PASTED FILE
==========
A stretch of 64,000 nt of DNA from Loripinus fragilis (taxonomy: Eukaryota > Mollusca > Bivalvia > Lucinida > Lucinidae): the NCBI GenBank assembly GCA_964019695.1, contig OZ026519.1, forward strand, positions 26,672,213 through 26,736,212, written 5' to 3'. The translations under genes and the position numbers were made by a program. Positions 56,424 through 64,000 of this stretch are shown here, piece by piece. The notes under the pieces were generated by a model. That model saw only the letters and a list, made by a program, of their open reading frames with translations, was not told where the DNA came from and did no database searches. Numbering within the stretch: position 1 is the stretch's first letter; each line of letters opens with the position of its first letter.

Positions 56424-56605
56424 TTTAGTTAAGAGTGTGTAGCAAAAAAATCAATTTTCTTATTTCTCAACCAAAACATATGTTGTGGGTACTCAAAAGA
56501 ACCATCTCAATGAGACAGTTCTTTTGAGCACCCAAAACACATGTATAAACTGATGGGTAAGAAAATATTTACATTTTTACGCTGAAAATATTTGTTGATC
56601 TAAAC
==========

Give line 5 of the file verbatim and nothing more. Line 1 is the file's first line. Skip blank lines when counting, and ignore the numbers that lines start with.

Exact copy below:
56601 TAAAC